Tater’s Takes – Debt and Misinformation

December 19th, 2010 by Potato

Looks like the credit tightening may be taken seriously, as Mark Carney’s warnings are being widely picked up now. There are several other articles with similar themes this week, indeed it seemed to be the Globe’s major story for the week.

In one Globe round-up, the “As one economist puts it, Mark Carney’s warning on consumer debt is akin to leaving the cookie jar in plain sight but telling you not to touch.” analogy was put out there. I don’t think that’s accurate — the metaphor there implies that Carney is being hypocritical or just downright negligent in his expectations. But the children and cookies framework would be better phrased as “Those are for guests, don’t touch!” Because there is a good reason for the cookies (low rates) to be out — to stimulate the economy, capital spending, etc. But they’re not for the kids (housing market) since they’re already hyper enough. The cookies aren’t arbitrarily out, and can’t be easily put away just because the kids are getting into them.

Ed Clark of TD explains why regulation is needed: even though they recognize the problem, the banks don’t want to move first to tighten lending because it would be a competitive disadvantage to the bank that moved first (plus, systematic risk is beyond their business plan, and these loans are essentially risk-free to them thanks to CMHC). A good lesson for deregulation in lots of other areas: competition alone doesn’t always lead to a good outcome.

Michael James had a few good posts this week. another on index investing. I’m not a people person, so I think it’s much easier to pick stocks than to pick advisors/managers…

John Hempton has a post up about some statistics on Chinese ethanol consumption (provided by a controversial producer). There’s a discrepancy between the statistics the company provides, and what the WHO (and educated guessing) suggests is the status of alcohol consumption in China. Either the stats are wrong, or there’s a massive over-capacity building up… I’m starting to worry about stories like these. Don’t know what to do about it yet, but it’s got me thinking…

Jenn sends along this article in the economist about why doing a PhD is usually a waste of time. Speaking of finishing a PhD though, Netbug sends this inspirational video with the helpful tip: “the way to finish something on time and on budget is to ship when you run out of time or money.” Just finishing something and sending it along is the problem I’m wrestling with right now – and I’m long past out of time for sending a first draft to my committee… time to just “ship” something! :)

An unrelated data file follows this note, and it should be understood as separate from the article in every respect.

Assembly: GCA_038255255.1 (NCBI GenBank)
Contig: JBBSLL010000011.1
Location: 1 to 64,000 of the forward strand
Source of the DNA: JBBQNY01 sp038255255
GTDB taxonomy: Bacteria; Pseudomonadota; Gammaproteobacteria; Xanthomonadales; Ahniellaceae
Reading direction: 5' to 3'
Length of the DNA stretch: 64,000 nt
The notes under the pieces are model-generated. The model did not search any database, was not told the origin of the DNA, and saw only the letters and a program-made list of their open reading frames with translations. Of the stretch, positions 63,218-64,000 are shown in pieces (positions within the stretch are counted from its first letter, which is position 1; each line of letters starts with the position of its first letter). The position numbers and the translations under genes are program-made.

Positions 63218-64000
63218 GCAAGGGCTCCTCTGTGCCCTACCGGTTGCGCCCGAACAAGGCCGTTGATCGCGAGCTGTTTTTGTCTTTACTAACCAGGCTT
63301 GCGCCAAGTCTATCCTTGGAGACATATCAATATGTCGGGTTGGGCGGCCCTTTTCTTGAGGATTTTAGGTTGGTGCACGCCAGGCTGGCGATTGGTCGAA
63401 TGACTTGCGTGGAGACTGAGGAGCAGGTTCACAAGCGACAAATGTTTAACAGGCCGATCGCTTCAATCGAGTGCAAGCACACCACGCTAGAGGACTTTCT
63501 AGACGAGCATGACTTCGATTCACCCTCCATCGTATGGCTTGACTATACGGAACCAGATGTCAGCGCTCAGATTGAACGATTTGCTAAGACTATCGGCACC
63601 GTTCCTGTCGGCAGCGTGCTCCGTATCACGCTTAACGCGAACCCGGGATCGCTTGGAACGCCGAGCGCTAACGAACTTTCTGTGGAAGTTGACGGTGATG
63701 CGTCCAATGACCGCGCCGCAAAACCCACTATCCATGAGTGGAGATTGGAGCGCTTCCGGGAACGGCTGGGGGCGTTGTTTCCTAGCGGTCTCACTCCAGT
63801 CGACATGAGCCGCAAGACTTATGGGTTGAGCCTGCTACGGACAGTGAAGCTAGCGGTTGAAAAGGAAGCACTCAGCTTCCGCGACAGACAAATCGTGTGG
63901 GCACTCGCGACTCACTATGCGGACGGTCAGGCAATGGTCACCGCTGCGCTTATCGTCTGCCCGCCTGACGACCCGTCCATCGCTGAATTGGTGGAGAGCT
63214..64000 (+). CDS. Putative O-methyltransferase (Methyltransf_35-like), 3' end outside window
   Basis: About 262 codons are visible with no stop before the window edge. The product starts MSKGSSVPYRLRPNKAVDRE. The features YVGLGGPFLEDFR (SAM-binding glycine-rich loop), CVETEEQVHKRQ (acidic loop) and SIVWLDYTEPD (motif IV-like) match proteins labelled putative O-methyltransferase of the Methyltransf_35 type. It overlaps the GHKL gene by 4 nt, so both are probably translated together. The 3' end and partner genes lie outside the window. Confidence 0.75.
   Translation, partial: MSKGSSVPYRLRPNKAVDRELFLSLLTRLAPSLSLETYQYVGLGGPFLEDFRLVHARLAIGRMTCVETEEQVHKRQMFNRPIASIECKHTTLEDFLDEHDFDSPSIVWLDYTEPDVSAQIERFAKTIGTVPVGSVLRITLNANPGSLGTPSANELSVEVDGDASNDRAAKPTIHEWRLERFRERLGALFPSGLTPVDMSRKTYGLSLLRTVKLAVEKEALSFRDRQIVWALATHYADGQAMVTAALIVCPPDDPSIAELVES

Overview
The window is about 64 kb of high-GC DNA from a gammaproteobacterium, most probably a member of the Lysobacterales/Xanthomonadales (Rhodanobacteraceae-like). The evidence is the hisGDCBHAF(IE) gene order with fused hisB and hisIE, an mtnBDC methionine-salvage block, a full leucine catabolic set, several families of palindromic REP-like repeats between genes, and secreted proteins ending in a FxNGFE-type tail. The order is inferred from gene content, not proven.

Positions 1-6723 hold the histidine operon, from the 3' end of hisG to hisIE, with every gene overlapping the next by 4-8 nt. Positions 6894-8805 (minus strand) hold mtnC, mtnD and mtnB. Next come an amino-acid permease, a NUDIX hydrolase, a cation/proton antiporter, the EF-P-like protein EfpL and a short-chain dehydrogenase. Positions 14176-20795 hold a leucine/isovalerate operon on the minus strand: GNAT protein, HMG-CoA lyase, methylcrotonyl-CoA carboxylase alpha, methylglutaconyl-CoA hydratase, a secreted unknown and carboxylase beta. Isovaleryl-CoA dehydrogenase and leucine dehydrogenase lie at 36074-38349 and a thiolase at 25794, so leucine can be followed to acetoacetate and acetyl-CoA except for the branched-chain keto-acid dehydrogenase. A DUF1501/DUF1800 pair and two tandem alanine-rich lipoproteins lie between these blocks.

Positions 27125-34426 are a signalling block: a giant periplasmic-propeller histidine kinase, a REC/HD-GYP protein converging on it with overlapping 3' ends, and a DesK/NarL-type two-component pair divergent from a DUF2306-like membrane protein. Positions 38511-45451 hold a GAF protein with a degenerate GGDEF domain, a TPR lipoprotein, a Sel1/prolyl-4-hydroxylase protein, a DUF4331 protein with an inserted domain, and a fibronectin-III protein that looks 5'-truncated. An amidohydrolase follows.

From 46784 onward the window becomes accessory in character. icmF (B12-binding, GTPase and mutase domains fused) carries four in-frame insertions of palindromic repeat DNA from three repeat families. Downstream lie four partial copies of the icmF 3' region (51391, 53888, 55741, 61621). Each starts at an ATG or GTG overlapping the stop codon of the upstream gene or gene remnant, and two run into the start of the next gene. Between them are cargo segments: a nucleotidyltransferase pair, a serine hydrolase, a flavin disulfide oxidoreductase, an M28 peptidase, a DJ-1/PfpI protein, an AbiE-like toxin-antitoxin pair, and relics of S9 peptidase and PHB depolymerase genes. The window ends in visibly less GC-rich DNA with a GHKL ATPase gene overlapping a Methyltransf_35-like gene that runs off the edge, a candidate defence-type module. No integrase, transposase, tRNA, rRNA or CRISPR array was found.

Jeffery Simpson has a column on misinformed people. Perhaps not surprisingly, “The people who were the most misinformed – in terms of having opinions that varied the most from verifiable facts – were those who watched Fox News almost daily.” I love learning things (I should hope so, as I’ve been a student all my life), and I like being an educator: not even necessarily as a teacher/lecturer, but even just helping to correct misinformation here on the blog. I’m deeply disappointed by (deliberate?) misinformation in the media…

2 Responses to “Tater’s Takes – Debt and Misinformation”

  1. Michael James Says:

    All this talk of having to stimulate spending always makes me uneasy. Instead of getting people to increase their spending on low-quality clothing that they won’t wear anyway because they are just addicted to buying clothes, is there no way to cause the people making their living from making and selling useless clothing to do something useful? Taking a very macro view, we’re all best off when most of us a working at things that are truly useful.

    In my naive view of all this I hope that people will stop spending money on stupid things to spark the economy into producing more useful things.

  2. Netbug Says:

    “is there no way to cause the people making their living from making and selling useless clothing to do something useful?”

    I like this question of Michael’s, if simply for the reason that there is too much cheap crap on the planet already.

    Also, I’m glad to provide you with misinformed views to correct as often as possible. :D